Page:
Food Justice and Englewood’s New Whole Foods

The arrival of Whole Foods Market was met with great anticipation from our leaders and allies in the Greater Englewood area. For years, IMAN and partner organizations have tackled food access issues on the South Side of Chicago with a holistic approach: by holding larger corporations more accountable to the local community needs, increasing the availability of fresh and healthy foods, expanding nutrition education resources, and serving as an incubator for local entrepreneurship.

screen-shot-2016-09-28-at-10-46-51-pmIMAN has long worked to revitalize food ecosystems in Englewood and other South Side communities through its Corner Store Campaign, which currently engages over 60 stores. As an organization deeply rooted in this community, IMAN understands that fostering alternative business models requires strong connections between food access, corner store intervention, urban agriculture, and public safety.

“IMAN has always seen our food access work as intersectional,” says Dr. Rami Nashashibi. “We recognize that issues of food justice are closely related to the violence and trauma that we see in our communities. In order for an entity like Whole Foods to be successful in Englewood, it is crucial for it to be rooted firmly in the local community, support the existing work of community groups, and ultimately help to strengthen the local food ecosystem.”

For more information on how IMAN food justice organizers plan to engage Whole Foods in the larger community-wide campaign to improve health and wellness in South Side communities, please contact Organizing Director Shamar Hemphill at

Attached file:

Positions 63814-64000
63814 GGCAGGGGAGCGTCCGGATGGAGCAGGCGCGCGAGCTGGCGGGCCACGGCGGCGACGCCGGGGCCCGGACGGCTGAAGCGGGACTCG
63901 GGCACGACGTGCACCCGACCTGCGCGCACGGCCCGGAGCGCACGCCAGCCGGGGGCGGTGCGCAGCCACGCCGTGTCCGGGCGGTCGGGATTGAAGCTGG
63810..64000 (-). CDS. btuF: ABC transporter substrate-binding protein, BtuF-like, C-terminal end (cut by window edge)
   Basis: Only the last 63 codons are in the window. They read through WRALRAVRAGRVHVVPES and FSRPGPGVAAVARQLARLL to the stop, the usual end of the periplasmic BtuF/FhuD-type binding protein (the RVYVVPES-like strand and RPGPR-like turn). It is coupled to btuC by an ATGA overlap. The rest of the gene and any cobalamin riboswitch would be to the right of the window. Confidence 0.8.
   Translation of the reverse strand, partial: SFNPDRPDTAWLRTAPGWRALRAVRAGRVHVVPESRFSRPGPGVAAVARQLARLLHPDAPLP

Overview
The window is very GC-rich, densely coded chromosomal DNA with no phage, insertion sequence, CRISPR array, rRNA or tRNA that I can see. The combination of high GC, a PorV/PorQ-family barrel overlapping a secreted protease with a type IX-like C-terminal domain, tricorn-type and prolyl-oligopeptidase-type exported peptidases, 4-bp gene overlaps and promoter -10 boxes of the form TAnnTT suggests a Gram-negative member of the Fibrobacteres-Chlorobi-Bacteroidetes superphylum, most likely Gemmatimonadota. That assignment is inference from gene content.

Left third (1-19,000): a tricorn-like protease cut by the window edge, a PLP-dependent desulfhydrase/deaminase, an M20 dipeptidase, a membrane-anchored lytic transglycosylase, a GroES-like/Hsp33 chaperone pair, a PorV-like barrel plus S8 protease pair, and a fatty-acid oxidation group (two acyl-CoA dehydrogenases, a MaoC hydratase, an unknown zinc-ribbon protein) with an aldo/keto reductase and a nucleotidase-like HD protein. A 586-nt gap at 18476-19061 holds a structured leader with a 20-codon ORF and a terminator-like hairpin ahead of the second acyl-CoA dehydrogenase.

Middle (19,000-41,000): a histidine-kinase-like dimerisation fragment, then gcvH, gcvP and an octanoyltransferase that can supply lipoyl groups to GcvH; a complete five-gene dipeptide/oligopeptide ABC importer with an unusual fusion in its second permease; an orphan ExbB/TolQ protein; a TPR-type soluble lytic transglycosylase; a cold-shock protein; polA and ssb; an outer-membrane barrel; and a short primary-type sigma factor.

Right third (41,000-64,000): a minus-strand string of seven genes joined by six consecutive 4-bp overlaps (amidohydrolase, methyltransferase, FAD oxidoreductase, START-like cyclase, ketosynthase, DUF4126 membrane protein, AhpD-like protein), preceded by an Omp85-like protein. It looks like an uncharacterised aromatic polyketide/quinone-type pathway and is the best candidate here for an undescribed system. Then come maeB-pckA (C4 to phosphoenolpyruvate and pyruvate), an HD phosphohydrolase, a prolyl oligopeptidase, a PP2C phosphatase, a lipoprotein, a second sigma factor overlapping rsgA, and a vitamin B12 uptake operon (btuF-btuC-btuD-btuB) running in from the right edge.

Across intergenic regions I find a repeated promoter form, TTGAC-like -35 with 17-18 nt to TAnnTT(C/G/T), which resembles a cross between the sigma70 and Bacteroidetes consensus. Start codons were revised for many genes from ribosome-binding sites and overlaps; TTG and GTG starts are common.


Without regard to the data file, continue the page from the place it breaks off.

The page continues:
IMAN Leads Extraordinary 1000 Mile March

Screen Shot 2016-08-15 at 4.41.28 PMOn the morning of August 6, amid chants of “We gon’ be alright,” over 1,400 people marched down Kedzie Avenue into Marquette Park, channeling the spirit of Dr. Martin Luther King, Jr. and the Chicago Freedom Movement. Fifty years prior, Dr. King and hundreds of other demonstrators walked the same route in protest of discriminatory housing practices. Since that pivotal 1966 day, Chicago organizers and activists have remained driven and inspired as they continue the journey towards a more just and equitable community.

To honor this legacy, IMAN spent months mobilizing individuals and organizations across the city and across the country around the MLK Living Memorial Project. The organizing effort culminated in the ‘1000 Mile March’, an unparalleled display of unity, peace and cooperation. The march doubled the King-led effort in attendance. Youth drummers from Ayodele Drum and Dance and the Korean American Resource and Cultural Center provided a rhythm for each step of the way, while leaders such as Father Michael Pfleger, US Rep. Robin Kelly and “legacy marchers” who’d walked with Dr. King 50 years earlier, delivered words of inspiration.

Screen Shot 2016-08-15 at 4.42.00 PMCalls for justice around local and international issues echoed through the streets, linking commonalities across different struggles. Chants rang out in English and Spanish, and residents carried signs demanding a “Free Palestine” and immigration reform.

Marchers entered Marquette Park and concluded the action by gathering for a powerful rally. Generations of freedom fighters, from Rev. Jesse Jackson to the youth leaders of Black Lives Matter and Assata’s Daughters spoke truth to power. Organizers from across the country, like New York’s Linda Sarsour, shared the stage with piercing artistic talent like Chicago youth mentor and poet K-Love.

In our time, the challenges of unfair housing policies, unjust violence and poverty persist. The 1000 Mile March gave activists and residents alike the opportunity to pause, reflect, and honor their collective struggle. A truly historic moment for the Marquette Park community, the march shined a light on what united communities can accomplish in the face of bigotry and discrimination. IMAN was able to demonstrate power by mobilizing local families, neighborhood institutions, and major foundations from across the city to take this critical first step toward much-needed healing and toward the world as we know it could be.

IMAN-Led Parole Reform Bill Passes Through IL Senate, House